One of the highlights from the Howard Wise capsule collection is Charmion von Wiegand’s The Lotuses, dating to 1960. Von Wiegand (1896-1983) was an American artist and journalist who played a significant role in the development of abstract art and the promotion of spiritual philosophies in the 20th century. With an estimate of $30,000-$50,000, The Lotuses hails from a period in the artist’s career when she found herself immersed in a rapidly changing artistic landscape. She moved away from strict geometric abstraction and began incorporating more organic and fluid forms in her work, reflecting the broader artistic movements of the time, such as Abstract Expressionism and the Color Field movement.
Other noteworthy selections from the Wise collection are Untitled (#222), a 1959 oil on canvas by Ernest Briggs, estimated at $25,000-$30,000; and a circa-1967-71 electrified sculpture, Signal, by Panayiotis “Takis” Vassilakis, which has a $15,000-$20,000 estimate. Briggs (1923-1984) was a second-generation Abstract Expressionist painter known for his expressive brushwork, geometric compositions, and revolutionary abstract painting that secured New York City’s position as the art capital of the world in the post-World War II period. Takis (1925-2019) was a prominent Greek artist known for his groundbreaking contributions to the fields of kinetic art and sculpture. Throughout his career, he challenged conventional artistic practices and explored the relationship between art, science and technology. His innovative works, characterized by their use of magnetism and motion, established him as a leading figure in the international art scene.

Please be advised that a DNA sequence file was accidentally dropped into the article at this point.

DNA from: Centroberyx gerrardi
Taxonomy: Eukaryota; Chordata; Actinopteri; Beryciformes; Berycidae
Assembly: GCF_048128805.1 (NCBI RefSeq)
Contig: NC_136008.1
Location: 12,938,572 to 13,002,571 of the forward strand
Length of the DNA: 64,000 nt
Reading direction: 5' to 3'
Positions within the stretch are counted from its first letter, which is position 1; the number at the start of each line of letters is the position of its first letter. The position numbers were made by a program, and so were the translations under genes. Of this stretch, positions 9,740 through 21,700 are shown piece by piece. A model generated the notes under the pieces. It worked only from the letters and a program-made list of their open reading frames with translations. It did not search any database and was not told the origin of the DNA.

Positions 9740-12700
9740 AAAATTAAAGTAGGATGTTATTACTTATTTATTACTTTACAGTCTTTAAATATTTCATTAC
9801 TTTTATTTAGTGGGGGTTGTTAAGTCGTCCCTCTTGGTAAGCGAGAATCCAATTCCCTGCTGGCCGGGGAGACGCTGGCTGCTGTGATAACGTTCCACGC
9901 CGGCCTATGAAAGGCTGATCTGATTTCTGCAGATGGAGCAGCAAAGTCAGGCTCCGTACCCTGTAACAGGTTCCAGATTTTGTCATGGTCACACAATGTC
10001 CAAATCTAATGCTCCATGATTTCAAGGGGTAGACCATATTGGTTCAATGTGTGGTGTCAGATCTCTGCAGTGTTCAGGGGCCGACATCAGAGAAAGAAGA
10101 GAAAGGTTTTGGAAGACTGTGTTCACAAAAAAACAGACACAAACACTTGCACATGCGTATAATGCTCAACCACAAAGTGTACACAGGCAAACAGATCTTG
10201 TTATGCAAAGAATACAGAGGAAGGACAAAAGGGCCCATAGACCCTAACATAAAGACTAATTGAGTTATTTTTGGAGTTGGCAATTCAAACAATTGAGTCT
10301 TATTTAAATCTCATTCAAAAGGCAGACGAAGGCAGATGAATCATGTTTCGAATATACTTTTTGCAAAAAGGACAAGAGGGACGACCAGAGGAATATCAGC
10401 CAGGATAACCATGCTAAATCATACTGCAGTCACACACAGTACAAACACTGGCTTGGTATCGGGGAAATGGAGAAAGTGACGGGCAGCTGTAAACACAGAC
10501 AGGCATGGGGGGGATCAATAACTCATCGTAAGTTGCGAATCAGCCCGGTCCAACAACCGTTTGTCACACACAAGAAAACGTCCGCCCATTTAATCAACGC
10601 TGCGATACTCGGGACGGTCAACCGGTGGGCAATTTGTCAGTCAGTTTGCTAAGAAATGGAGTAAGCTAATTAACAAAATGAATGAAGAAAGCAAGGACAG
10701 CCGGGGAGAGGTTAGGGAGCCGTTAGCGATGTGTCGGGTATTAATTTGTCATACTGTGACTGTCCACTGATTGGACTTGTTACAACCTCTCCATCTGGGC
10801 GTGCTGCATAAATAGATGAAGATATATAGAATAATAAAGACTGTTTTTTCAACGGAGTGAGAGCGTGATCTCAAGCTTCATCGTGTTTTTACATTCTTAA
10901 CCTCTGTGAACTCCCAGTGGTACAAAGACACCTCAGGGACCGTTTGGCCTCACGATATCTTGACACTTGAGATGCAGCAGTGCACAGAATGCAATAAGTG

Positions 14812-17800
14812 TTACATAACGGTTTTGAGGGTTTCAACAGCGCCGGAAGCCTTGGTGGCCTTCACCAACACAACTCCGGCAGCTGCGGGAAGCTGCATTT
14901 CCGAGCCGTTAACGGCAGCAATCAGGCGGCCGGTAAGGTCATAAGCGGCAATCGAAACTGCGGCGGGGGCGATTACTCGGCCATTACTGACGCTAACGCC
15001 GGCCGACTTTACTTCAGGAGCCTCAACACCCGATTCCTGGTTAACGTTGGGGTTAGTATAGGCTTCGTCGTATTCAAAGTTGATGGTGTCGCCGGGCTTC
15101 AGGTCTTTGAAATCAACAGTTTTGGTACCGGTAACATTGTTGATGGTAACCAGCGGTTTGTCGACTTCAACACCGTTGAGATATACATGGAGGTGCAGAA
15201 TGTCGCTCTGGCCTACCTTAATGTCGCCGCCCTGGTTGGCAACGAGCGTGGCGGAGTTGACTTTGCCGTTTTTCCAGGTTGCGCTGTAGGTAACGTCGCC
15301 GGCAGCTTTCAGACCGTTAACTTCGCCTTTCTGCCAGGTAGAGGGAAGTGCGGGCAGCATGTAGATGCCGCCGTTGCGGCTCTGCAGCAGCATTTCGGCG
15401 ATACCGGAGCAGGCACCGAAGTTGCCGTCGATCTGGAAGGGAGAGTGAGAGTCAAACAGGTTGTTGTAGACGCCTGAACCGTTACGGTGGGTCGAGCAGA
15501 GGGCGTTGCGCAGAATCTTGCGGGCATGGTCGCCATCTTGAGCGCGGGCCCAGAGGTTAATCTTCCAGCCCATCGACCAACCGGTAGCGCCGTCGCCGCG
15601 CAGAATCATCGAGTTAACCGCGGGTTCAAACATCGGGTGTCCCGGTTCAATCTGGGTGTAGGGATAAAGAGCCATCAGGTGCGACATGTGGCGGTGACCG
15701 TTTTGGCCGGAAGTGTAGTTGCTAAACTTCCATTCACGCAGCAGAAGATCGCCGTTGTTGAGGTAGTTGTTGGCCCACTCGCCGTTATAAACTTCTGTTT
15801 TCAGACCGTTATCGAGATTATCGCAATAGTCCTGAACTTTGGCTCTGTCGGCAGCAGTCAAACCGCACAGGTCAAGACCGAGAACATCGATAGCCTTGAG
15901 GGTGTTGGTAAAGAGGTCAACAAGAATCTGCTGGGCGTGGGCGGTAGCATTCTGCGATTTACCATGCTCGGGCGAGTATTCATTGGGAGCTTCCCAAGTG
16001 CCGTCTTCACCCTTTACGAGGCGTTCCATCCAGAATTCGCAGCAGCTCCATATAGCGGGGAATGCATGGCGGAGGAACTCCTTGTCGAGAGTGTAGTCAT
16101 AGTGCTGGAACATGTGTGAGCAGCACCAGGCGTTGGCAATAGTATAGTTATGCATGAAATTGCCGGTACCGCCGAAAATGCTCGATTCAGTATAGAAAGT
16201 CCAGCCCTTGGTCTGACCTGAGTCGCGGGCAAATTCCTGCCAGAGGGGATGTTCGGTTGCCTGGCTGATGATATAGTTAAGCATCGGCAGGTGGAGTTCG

Karl Benjamin (American, 1925-2012) played a significant role in the development of abstract art in Southern California. He rose to fame as one of four Los Angeles-based Abstract Classicists in 1959 and subsequently developed a rich vocabulary of colors and hard-edge shapes in masterful compositions of tightly balanced repose as seen in FS #8 from 1962. Estimated at $20,000-$30,000, this work comes from his Free Style series, hence the “FS” in the title.
This auction will also feature four works by the Southern California native Josh (SHAG) Agle (b. 1962-). Known professionally as SHAG, Agle is a contemporary artist widely recognized for his distinctive style that captures the essence of Mid-century Modernism and retro pop culture. With his vibrant colors, bold designs and playful characters, as seen in the 2005 work L.A. Modern (Day), estimated at $5,000-$7,000, SHAG has become an icon in the world of modern art.
Additional examples of the variety of sculpture offered in the sale includes contributions from Jacques Lipchitz (1891-1973) and Bruno Romeda (1933-2017). The 1971 piece Melancholia comes directly from the private collection of French American Cubist sculptor Jacques Lipchitz with a $15,000-$20,000 estimate. Inspired by primitive geometric forms, as seen in the 1986 work Untitled #13 (Circle Sculpture), estimated at $12,000-$18,000, Bruno Romeda is considered a complete artist because all his work begins by joining twigs, rods and sticks. His art is an example of technical perfection, harmonizing proportions and bronze work.